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With interest rates still at historic lows investment yields need not be
enormous to be attractive. Competing with the U. S. 10 year yielding less
than 3%, mortgage rates in the 3 to 4% range and money market yields, well
forgetaboutit.



What will happen when inflation heats up? Will interest rates have to be
raised to stem the tide? How will other investment yields have to be adjusted
to compare with the core rates, such as US securities, to remain attractive?
Up, is my guess and maybe way up.

How will this affect cellular tower values? Let me give you my thesis in a
Reader Digest length version.




U. S. treasuries have been around forever, so it is pretty easy to study their
reaction to interest rate hikes, inflation and recessions/depressions. When
inflation exceeds the Fed's target their first line of defense is lowering the
money supply, making money more scarce there by driving business to have
to compete for the funds. The Feds can also raise the discount rates as a
last resort.

Either of these choices force all other interest rates to rise and compete for
investment dollars. Risk/reward is a real gauge of what someone will pay for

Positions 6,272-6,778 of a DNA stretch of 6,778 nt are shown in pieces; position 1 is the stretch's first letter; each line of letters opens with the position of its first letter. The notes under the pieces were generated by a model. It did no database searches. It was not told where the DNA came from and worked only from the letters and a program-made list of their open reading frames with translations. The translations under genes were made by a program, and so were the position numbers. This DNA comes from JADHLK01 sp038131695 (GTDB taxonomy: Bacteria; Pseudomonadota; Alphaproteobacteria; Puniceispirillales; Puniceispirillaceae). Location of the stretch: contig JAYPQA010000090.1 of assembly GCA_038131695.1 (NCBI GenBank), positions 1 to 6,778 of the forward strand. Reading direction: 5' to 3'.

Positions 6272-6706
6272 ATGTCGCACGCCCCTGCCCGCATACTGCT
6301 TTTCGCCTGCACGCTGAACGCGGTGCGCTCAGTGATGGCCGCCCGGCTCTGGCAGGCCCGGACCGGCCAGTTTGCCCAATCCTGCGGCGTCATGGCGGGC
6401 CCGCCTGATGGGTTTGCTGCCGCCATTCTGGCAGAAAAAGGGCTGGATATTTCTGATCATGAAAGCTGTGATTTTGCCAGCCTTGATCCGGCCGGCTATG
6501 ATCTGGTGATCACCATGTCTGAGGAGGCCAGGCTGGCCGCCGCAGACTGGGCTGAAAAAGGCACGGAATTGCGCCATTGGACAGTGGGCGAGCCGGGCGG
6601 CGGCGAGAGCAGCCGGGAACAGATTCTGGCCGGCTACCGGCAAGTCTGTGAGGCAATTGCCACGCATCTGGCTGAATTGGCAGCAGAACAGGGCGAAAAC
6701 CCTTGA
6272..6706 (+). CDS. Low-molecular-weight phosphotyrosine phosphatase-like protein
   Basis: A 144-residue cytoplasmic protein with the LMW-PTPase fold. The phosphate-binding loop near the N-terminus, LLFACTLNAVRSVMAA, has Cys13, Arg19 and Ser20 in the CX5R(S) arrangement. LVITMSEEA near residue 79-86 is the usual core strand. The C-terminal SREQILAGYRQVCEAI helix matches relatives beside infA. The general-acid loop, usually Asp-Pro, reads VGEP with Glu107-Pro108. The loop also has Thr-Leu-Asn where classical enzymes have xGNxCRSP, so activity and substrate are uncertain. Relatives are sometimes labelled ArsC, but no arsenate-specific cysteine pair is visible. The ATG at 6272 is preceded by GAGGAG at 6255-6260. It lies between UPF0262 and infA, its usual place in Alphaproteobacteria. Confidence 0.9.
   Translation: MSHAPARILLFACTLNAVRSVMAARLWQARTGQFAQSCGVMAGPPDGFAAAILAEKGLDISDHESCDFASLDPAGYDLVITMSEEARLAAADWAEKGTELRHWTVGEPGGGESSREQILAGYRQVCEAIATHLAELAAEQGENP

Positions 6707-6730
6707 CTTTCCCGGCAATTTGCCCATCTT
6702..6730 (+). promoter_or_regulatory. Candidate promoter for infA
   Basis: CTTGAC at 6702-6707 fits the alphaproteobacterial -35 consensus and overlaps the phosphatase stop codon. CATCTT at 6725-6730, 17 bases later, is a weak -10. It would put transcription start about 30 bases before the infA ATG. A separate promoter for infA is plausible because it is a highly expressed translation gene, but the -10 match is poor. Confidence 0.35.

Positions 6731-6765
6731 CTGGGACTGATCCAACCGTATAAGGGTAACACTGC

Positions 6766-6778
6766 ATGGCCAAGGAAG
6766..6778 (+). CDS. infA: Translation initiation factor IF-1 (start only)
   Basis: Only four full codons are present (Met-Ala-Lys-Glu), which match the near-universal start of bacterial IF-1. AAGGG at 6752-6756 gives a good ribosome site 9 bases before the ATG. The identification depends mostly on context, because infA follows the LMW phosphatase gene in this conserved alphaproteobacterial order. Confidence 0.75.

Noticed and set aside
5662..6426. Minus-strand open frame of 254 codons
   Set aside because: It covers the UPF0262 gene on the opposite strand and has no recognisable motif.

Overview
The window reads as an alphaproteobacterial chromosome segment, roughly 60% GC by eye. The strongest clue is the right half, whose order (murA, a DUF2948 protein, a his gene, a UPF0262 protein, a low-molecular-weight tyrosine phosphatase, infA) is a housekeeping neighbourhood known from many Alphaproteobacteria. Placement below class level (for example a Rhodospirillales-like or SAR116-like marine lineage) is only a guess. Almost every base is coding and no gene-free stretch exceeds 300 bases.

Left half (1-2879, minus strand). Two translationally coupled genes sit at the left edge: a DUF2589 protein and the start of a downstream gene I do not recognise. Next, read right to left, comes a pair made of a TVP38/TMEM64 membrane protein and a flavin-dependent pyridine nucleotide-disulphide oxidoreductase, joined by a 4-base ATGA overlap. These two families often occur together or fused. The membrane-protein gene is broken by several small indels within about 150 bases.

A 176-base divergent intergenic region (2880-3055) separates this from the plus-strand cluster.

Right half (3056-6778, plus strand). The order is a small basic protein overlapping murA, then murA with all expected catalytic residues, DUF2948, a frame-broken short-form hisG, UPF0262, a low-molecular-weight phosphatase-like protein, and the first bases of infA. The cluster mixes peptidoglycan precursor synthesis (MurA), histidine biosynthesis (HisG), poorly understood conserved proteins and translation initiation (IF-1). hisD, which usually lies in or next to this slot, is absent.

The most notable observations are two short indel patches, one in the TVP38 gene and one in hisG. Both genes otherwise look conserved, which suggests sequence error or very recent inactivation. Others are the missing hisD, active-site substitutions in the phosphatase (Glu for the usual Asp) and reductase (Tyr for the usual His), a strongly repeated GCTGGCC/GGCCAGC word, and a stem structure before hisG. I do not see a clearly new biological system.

a 'return' when the risk is calculated into the equation. E.g. a 10 year U. S.
treasury at 3% or a 8 or 10% yield offered by junk bonds? Which is more
attractive? Risk vs reward.

The monetization of cellular site leases is in its infancy (11 or so years old),
so there's no real history to study to with regards to what inflation/interest
rate hikes will do  to the value the cell site leases and what buyers will pay for
them. I'm going to make an educated guess and say that they will demand a
higher return.

Prices and yields function as opposites. When a bond yielding 3% needs ti
yield 4% the price of the bond has to go down since the rate is fixed. This is
true of existing bonds. Newly issued securities can begin with a higher rate of
return (interest). The problem is that there are trillions upon trillions of dollars
in bonds existing that don't have the ability adjust their yields without
adjusting their price.



Cellular lease buyers have the same set of financial limitations. Existing cell
site purchases may average an internal rate of return of 10 to 12% (a fair
return given the risks involved). Should interest rates rise, the value of these
contracts would diminish. New cell lease purchases would require more of a
'reward' due to the yields rising on less risky financial instruments, therefore
the purchases would have to be at a lower price.

What do you think? Interest rates going to go up? Will cell leases be worth
more or less? I'd love to hear
your opinion.

Cell Lease
Purchase Values

Own a cell site? Do you know what it is worth? We set record prices.

Cell Site Values

Yields on US Treasuries Up, Then Cell Lease Pricing goes Down

Buyout Firms See It This Way

760 470-1782
Andrew

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